I say this not because of my place of birth, (which was in England incidentally) or because of any legal papers, passports or ceremonies but because I fail my own predetermined set of three standards - Firstly I do not think Canadian beer is great, in fact I don't think it is very good at all in general - So clearly not a Canadian there. Secondly if England were playing Canada at soccer, I would firstly demand you called it by its proper name, which is football and then I would have to support England. Then thirdly if Canada were playing England at hockey, I simply wouldn't care. So you see, I can’t in all good conscious, call myself Canadian. However I can, and do, tell anyone I meet that it is simply the best place in the world to live and to explore. It is in fact so good that I decided to take 3 months out of my life in 2014 and road trip the country, and in doing so I discovered something quite interesting.
The first thing we did is start planning. We followed that up with a bit more planning and added just a touch more planning. This is primarily because Canada is really bloody big, so big in fact that there is no way you can see it all in one trip, so much like being the coach on the school sports team you are going to have to do some serious cutting.
We were doing the trip as a family of 4, our daughter who would turn 13 on the trip would be in high school from the autumn and would be unable to miss significant time so we would be doing our trip in the spring and early summer before it was too late. We started making lists of the 'must do's', separated from them the 'we could do that easily in the future', peeled off the 'yeah we haven't won the lottery so that's a bit expensive for us', stripped out the 'not even open when we are in the area' and removed the 'cool but 1000km away from where we will be' and we were left with our itinerary.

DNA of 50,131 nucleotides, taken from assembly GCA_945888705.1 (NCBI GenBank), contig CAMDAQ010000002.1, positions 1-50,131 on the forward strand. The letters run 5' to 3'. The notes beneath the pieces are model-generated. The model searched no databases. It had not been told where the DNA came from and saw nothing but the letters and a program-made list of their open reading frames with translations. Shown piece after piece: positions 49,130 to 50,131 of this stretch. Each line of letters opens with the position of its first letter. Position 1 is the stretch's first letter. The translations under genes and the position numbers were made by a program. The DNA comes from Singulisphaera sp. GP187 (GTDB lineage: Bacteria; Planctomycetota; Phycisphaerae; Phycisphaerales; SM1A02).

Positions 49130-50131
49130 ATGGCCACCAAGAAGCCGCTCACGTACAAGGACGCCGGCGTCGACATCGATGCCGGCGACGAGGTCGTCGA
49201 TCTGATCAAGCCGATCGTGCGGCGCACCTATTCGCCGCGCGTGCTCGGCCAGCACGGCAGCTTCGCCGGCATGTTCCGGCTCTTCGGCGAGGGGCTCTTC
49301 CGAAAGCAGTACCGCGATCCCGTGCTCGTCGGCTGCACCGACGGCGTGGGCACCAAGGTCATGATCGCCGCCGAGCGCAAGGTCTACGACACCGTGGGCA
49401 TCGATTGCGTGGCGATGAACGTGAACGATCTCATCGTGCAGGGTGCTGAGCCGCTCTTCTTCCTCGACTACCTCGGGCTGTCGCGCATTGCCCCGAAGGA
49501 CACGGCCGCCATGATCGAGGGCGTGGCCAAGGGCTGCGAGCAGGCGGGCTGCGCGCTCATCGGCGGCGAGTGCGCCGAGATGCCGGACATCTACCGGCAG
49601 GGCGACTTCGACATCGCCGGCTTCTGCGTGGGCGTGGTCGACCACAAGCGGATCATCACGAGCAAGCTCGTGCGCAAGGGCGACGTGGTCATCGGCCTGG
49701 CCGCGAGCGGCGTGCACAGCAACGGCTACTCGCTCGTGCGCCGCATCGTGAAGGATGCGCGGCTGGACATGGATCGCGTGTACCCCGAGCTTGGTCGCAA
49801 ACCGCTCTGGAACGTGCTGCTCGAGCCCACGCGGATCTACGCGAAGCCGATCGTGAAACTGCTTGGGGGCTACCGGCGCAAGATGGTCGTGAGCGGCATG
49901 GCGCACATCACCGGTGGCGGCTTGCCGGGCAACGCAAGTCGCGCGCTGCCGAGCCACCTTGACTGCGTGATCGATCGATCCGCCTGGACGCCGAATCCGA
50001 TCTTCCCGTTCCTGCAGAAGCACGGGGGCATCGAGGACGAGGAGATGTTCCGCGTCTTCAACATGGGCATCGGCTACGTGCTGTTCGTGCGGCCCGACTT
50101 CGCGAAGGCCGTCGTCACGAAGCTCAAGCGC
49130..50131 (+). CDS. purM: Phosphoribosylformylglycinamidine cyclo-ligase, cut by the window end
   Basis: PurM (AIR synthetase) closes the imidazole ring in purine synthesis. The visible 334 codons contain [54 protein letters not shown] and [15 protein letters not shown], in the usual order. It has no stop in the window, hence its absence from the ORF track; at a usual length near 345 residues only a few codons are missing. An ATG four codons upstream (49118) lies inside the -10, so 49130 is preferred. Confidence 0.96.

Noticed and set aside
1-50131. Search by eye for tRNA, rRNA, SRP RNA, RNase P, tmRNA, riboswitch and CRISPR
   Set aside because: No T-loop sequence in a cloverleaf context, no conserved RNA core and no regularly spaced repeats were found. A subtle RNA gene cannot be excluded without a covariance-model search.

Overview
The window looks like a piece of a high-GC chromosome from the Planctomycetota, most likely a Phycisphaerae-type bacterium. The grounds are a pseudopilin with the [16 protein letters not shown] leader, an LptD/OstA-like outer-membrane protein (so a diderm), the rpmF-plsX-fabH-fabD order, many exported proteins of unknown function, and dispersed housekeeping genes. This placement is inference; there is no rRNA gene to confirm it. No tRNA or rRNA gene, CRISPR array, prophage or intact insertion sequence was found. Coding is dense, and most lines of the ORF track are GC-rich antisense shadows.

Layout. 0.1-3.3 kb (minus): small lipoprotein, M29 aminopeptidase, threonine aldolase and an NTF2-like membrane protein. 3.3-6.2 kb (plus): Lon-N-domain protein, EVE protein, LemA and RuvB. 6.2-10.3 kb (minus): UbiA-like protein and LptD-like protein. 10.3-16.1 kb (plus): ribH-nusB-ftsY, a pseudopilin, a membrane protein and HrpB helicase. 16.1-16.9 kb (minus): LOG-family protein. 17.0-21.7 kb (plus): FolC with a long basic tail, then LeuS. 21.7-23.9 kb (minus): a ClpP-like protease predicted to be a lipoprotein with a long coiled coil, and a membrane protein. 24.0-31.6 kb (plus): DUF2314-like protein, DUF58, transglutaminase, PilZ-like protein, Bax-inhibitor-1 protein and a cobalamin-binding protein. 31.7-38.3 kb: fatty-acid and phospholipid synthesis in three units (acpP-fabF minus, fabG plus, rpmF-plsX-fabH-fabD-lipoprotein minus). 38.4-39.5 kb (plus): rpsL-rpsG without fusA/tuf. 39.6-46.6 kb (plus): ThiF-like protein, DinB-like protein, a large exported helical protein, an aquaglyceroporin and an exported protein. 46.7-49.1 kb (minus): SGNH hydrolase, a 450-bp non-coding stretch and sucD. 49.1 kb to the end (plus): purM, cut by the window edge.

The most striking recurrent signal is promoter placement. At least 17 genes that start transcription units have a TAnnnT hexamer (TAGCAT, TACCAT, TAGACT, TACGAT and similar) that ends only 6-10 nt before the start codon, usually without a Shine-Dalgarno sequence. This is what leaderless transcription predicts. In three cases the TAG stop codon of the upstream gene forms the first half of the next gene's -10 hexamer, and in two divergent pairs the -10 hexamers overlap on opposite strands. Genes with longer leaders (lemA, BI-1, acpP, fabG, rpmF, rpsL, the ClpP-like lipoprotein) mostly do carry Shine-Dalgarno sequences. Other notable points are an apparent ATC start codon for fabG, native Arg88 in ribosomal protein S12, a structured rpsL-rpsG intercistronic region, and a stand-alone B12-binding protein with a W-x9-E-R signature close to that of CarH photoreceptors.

Then we made two fateful but important decisions which had a huge effect on this trip and also on our future travelling experiences.
Firstly we painted our aging, second hand, truck bed camper. Someone said yellow, then someone said like the yellow submarine and there was talk of bumper stickers from everywhere we visited; and just like that we had a whole other character that would be accompanying us on our trip. Wherever it goes it brings smiles and is a talking point. Throughout our travels we have people coming up to us wanting to chat about it, about the Beatles or about one of the places we had a sticker from.
The second fateful moment came when we decided we should bring something with us to take photos of in front of some of those iconic Canadian landmarks. Being from Prince George, BC home of Mr PG a little version of the town mascot seemed like the ideal fit. When this was coupled with a previous idea for a travel book I had had a few years back of visiting all the big roadside novelties across Canada we had created a whole mission as a backbone for our trip. Now we are not completely insane, yes we are mad, just not completely, so we soon realized that a trip just involving novelties would involve a lot of time in the northern prairies and missing some of Canada’s ‘must do’s’ so we decided we would only visit big things within reasonable distance of our predetermined route. Lil’ Mr PG as I christened him, or Dad’s doll as he was to my kids soon had his own social media presence and a selection of followers who presumably are equally nuts or at least are bots that don’t understand what they are following. This more than anything else is what led me to discover the true gems in a trip across the second biggest country in the world.
Many of the famous sites across the country, actually failed to impress. Perhaps they were already fighting against a weight of expectation, I can’t say for certain, but the points where we stopped to hold a small wooden doll out and take a photo in front of a giant bean, the worlds largest potato, a huge mosquito or any of the countless other oddities were always hilarious, and when it comes to looking through the photos often still are. Lil’ Mr PG gave us something important that I hadn't even known we needed, a reason to stop where we wouldn't have stopped otherwise, a reason to chat with people we wouldn't have met and an excuse for 2 teenagers to be ‘forced’ out to act silly well away from the draw of video games.
That was what I learnt from my trip across Canada, to make sure I have a reason to actually interact with where I am travelling through, to connect with the unexpected and not just to consume the ordinary. It is why from now on ‘my doll’ comes with me when we travel, he is our key to those unexpected gems.